Donald Trump’s rally in Fort Worth, Texas, today included an endorsement by New Jersey Gov. Chris Christie and Trump’s pledge to “open” libel laws so that he could sue journalists. It also included yet another mutual embrace between Trump and anti-gay pastor Robert Jeffress.

As Brian reminded us in January, Jeffress said during the 2012 presidential campaign that electing a Mormon president would cause God to judge America. He’s said that the Catholic Church is a “counterfeit religion” that represents “the genius of Satan.” Jeffress also says gays are “perverse” and “miserable” people who will lead to the “implosion” of America and pave the way for the Antichrist.

What does Trump have to say about Jeffress?  “I love him!” he gushed at today’s rally.

The feeling is mutual. Jeffress told the crowd that Trump loves America and is “truly pro-life.” And, he said, “Donald Trump cares about and loves evangelical Christians.”

“If Donald Trump is elected president of the United States, we who are evangelical Christians are going to have a true friend in the White House,” Jeffress said. “God bless Donald Trump!”

Meet A Law Professor Conservatives Turn To On Marriage, Immigration And The SCOTUS Blockade

Among the right-wing figures encouraging Republican senators to block any nominee President Obama might make to the U.S. Supreme Court last week was law professor John Eastman, who right-wing radio host Hugh Hewitt calls “perhaps the most revered center-right specialist in America.” If that’s true, it may be because Eastman puts himself out there on so many issues that rile today’s far-right. He chairs the anti-gay National Organization for Marriage and he is also one of the leading voices in opposition to birthright citizenship. His advocacy pretty much covers the right wing’s public policy wish list.

On Hewitt’s radio show on February 15, Eastman called Scalia’s death a “devastating loss” not only for Scalia’s family “but also for our understanding of the appropriate role of the court in constitutional adjudication.”  Eastman agreed with Hewitt’s assertion that it is “well within” Republican senators’ constitutional authority “not to give a hearing or a vote to President Obama’s nominee,” saying that Republicans “ought to oppose with every bit of their power” the kind of nominee he would expect from President Obama, someone who he believes will “try and nail the lid in the coffin on advancing his radical transformative agenda.”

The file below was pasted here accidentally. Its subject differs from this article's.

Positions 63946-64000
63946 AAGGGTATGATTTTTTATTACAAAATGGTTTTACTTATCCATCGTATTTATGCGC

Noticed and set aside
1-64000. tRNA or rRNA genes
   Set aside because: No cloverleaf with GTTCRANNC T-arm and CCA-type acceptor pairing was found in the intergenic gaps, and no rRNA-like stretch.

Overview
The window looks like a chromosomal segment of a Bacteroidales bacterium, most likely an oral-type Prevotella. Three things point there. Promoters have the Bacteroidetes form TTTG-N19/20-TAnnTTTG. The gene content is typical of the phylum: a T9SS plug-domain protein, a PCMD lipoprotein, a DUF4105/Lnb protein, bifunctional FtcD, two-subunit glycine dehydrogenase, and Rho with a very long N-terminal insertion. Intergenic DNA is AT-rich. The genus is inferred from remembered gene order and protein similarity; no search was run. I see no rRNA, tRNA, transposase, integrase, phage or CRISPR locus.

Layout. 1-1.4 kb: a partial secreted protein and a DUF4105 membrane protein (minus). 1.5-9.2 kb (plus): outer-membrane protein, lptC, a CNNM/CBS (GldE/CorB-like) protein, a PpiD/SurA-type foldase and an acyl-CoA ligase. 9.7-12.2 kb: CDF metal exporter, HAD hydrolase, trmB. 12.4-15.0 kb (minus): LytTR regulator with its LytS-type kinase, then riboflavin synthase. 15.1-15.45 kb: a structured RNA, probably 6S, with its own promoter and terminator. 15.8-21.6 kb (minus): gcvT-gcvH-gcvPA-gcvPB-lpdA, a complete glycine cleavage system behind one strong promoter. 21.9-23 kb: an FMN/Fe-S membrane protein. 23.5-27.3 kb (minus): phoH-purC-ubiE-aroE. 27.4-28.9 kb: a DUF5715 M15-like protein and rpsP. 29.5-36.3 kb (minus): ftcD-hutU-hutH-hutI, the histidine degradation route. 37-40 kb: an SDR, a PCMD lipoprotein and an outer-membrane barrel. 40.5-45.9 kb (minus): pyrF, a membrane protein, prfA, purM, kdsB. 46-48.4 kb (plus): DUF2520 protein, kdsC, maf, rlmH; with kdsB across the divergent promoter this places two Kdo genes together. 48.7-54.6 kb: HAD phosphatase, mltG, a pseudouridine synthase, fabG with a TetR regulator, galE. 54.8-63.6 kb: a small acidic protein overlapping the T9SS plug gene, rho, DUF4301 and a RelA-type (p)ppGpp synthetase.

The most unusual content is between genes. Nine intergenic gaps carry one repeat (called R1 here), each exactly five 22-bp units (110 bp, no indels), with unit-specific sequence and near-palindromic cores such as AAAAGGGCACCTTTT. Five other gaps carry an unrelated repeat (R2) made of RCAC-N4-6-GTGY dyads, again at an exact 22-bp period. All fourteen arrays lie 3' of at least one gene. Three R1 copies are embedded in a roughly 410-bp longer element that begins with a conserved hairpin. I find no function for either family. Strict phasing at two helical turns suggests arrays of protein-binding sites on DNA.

Eastman said Scalia’s death will put the role of the high court at the center of the presidential campaign, declaring that “there is a fundamental difference” between the political parties on a central question: “Do we live in an autocratic, unelected regime run by nine black robed individuals, or are we the people the ultimate sovereigns in this country?”

That’s the kind of rhetoric that warms the hearts of far-right leaders like Sharron Angle, the Tea Party activist who lost a challenge to Nevada Sen. Harry Reid in 2010 and whose is encouraging an effort by a couple of state legislators to draft her for a 2016 Senate bid. “The U.S. Senate should absolutely put a hold on any nomination this President sends to the hill,” Angle said last week. “We have to stop the damage to the Constitution now!”  Angle went even further, declaring that Eastman would make the “perfect” Supreme Court justice.

If he ever did make it onto the court, Eastman would manage the remarkable feat of being to the right of the late Justice Scalia. Like Chief Justice John Roberts, Scalia opposed the Supreme Court’s infamous 1905 Lochner decision, which ushered in an era in which the court routinely rejected economic regulations, like a state limiting the hours employees could be required to work, and exhibited hostility to union activity. On Hewitt’s show, Eastman recalled Scalia turning a speaking invitation into a forum on Lochner, on which Scalia disagreed with Eastman, who is part of a pro-Lochner movement in right-wing legal circles.  Eastman also takes a fringe position, one held on the current Supreme Court only by Justice Clarence Thomas, that the First Amendment’s ban on the establishment of religion cannot be properly applied to the states.

Eastman is a professor  at Chapman University’s Fowler School of Law in California and is the founding director of Center for Constitutional Jurisprudence, affiliated with the conservative Claremont Institute. He stepped down as dean of the law school to run for California attorney general in 2010. National right-wing leaders, including Ed Meese, Ed Whelan, Bill Bennett, Michele Bachmann and others backed his bid, but he failed to win the nomination.  Eastman, who clerked for Supreme Court Justice Clarence Thomas and 4th Circuit Appeals Court Judge Michael Luttig, worked at the U.S. Commission on Civil Rights during the Reagan administration. In 1990 he was the GOP nominee for Congress from the 34th District in California.

A few highlights (or lowlights) from Eastman’s activism and rhetoric:

Role of the Courts

Eastman, who chairs the National Organization for Marriage, appeared at a July 2015 Senate hearing convened by Ted Cruz after the Supreme Court’s marriage equality ruling, which Cruz called “the very definition of tyranny.”